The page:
Repetition and the devotional object

Mitchell, J 2007, Repetition and the devotional object, Masters by Research, Art, RMIT University.


Document type: Thesis
Collection: Theses

Title Repetition and the devotional object
Author(s) Mitchell, J
Year 2007
Abstract These works are an invitation to be present, contemplative, and engage, in the moment. I’m interested in the notion of art being accessible, open and inclusive a possible expression of where one is going rather than where one has been, a breaking with the past, and a chance to explore the unknown, in the present.

In an increasingly cerebral world to feel, is almost a luxury and often times an unwelcome one so it seems that a conflict arises between the mind and the heart and this quality of equanimity, becomes increasingly important in life and art. To me the works have been a success if the viewer leaves having genuinely paused in some way, and engaged perhaps stood in an empty space and wondered what was there, taken the time, and perhaps is aware of that sensation of being present.

Using the whole space is also important in creating a sense of being immersed, having the works situated at various heights around the room the viewer is lead to bend and engage physically to explore in a more intimate way, also using the light or lack of it to reflect stillness, in the silence of the space.

Looking close enough to reveal continuity, in the making, a strength and delicacy of production, and a fragility, that if tampered with would instantly change shape and fall apart, then revealing the impermanence, and illusion that placement provides. Also with the works at various heights around the room it provides a rhythm and continuity of practice, revealing the relationship that each piece has individually to the space and collectively to each other.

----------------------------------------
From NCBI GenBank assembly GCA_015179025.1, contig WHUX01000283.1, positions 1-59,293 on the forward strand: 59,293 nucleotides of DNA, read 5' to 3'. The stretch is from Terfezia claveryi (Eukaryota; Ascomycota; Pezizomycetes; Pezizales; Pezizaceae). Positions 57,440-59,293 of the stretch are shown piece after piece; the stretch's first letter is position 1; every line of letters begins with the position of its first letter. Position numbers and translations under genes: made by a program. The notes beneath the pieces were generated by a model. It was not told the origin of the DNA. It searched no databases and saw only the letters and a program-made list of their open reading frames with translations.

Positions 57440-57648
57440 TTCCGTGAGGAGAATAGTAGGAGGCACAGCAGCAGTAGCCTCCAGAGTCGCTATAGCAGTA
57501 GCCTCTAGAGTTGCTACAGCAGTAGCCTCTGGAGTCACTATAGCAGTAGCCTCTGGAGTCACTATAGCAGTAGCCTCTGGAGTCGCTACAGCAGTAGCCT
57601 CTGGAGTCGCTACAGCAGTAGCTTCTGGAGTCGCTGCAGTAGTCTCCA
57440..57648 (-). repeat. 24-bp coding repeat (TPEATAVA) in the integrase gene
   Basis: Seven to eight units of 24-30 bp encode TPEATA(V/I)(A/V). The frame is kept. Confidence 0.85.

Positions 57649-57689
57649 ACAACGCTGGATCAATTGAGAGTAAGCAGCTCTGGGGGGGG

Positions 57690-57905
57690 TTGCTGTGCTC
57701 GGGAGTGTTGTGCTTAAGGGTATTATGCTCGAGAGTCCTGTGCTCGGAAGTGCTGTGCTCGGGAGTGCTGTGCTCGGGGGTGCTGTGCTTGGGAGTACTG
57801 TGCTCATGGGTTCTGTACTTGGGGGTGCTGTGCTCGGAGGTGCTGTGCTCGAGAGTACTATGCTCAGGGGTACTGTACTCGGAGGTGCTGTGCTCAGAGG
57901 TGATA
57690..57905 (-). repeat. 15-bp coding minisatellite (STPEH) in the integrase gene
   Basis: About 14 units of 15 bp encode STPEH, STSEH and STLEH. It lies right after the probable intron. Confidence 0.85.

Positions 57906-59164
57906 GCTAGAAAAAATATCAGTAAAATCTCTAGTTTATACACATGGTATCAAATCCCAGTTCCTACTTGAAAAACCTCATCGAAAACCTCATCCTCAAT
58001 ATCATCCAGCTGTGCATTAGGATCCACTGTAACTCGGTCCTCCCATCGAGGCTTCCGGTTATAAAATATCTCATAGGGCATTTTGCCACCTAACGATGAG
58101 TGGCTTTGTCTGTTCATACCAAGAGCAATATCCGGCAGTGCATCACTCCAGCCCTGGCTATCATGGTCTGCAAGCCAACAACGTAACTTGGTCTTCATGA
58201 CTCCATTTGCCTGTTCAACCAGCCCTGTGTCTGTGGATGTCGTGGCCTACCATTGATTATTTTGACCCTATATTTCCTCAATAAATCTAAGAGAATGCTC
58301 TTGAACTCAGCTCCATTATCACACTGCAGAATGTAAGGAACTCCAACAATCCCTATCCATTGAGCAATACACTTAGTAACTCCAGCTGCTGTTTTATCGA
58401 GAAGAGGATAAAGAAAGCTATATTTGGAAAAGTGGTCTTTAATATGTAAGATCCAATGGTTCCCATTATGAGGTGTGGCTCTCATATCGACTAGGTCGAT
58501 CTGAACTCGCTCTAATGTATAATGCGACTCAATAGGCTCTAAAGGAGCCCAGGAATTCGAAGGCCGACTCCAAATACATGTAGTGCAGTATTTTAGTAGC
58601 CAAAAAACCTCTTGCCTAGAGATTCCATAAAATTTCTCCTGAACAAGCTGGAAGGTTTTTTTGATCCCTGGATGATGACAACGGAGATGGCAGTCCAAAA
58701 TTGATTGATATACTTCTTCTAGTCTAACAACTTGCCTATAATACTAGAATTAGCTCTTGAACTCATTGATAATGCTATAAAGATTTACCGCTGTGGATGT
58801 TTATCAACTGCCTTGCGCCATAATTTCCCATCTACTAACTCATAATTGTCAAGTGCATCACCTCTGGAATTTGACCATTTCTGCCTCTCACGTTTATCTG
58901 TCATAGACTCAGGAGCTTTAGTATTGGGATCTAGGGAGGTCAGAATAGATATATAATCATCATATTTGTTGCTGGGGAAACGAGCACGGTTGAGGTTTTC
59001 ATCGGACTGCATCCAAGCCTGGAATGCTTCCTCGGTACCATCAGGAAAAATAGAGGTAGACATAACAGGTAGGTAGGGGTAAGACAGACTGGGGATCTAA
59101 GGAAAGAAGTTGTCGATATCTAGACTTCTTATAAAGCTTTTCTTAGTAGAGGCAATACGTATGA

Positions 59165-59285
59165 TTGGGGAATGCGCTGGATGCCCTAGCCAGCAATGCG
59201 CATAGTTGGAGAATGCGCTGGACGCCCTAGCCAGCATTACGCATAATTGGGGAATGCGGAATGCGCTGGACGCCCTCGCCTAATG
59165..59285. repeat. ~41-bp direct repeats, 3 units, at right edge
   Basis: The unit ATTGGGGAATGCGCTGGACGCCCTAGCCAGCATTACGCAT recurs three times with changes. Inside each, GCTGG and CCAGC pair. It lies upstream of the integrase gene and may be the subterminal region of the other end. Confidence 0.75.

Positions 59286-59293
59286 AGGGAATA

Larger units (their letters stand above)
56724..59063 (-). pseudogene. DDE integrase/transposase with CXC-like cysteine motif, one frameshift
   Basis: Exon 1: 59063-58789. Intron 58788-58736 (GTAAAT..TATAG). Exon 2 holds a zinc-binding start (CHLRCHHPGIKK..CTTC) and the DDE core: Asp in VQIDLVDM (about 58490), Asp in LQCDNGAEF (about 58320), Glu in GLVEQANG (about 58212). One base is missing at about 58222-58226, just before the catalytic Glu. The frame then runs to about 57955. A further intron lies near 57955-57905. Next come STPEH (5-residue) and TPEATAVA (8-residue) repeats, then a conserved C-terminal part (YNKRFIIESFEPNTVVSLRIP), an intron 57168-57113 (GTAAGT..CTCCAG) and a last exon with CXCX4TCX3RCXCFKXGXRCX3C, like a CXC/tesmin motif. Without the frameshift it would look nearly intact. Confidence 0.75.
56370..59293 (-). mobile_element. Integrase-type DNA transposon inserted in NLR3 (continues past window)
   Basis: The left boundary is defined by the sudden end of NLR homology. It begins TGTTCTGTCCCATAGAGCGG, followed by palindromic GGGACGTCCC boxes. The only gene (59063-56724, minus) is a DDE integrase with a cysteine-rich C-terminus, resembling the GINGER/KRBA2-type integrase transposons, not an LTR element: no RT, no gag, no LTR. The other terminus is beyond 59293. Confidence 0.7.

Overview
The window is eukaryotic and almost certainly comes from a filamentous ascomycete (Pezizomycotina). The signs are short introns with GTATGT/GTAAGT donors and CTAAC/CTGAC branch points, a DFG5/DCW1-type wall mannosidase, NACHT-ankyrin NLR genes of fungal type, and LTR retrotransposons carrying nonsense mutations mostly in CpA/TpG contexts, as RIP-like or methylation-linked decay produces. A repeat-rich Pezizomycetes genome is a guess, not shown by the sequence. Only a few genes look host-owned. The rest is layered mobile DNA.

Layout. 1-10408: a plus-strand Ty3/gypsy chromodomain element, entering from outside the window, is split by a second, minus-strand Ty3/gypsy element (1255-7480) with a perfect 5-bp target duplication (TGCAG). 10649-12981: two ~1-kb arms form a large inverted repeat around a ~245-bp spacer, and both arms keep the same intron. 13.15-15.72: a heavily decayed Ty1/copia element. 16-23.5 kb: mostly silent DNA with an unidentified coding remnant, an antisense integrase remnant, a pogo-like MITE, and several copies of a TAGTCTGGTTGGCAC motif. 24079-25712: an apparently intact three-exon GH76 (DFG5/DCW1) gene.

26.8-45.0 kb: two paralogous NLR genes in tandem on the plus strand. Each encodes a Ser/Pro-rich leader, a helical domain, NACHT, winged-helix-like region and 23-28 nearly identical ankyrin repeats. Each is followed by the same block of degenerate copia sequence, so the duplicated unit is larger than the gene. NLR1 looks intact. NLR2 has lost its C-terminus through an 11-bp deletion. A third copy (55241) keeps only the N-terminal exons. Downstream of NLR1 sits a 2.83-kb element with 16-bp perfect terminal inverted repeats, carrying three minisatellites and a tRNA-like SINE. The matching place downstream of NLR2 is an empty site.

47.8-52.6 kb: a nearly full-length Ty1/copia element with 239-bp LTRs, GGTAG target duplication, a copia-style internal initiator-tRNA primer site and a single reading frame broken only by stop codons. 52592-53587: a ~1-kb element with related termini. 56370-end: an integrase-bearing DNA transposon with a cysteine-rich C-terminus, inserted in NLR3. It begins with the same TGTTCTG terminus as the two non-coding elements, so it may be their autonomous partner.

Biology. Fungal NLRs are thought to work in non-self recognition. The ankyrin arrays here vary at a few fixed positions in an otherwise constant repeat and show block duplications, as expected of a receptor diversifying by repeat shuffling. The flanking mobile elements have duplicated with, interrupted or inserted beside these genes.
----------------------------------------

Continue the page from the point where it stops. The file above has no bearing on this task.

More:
In doing these repetitive tasks the works grew, in an attempt to explore one-pointedness and consciously bring the meditative process to life through the making of the objects was for me, offering a pathway.

In using the Pali names, I was looking to connect the simple English names to the story that language reveals in its purity, Pali being the language before Sanskrit and used in the time of Buddha. I was very pleased to find such relevance and beauty reflected in the basic interpretations such as in ‘Guna’ meaning a string or cord, my research involved searching through and looking for the Pali equivalent in language to reveal the story of the works in a meditative sense.

Yathabhuta which means’ as it is ‘which to me embodies the acceptance, of the way things are at any given moment and in that moment provides an opening. ‘Guna’ also meaning a strand of rope, a constituent part of anything, it later came to mean a quality of something, a good quality and later again, ‘you’. This makes it possible to date different texts when the word comes up repeatedly in various sutras This also leads me to indigenous Australian Aboriginal culture and the importance of string in ceremony and dally life.
The notion of continuous thread, works in progress and ordinary daily life.

Degree Masters by Research
Institution RMIT University
School, Department or Centre Art
Keyword(s) Art
expression
Pali names
Sanskrit
Buddha
'Guna'
Yathabhuta
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Created: Tue, 21 Jun 2016, 15:12:43 EST by Denise Paciocco
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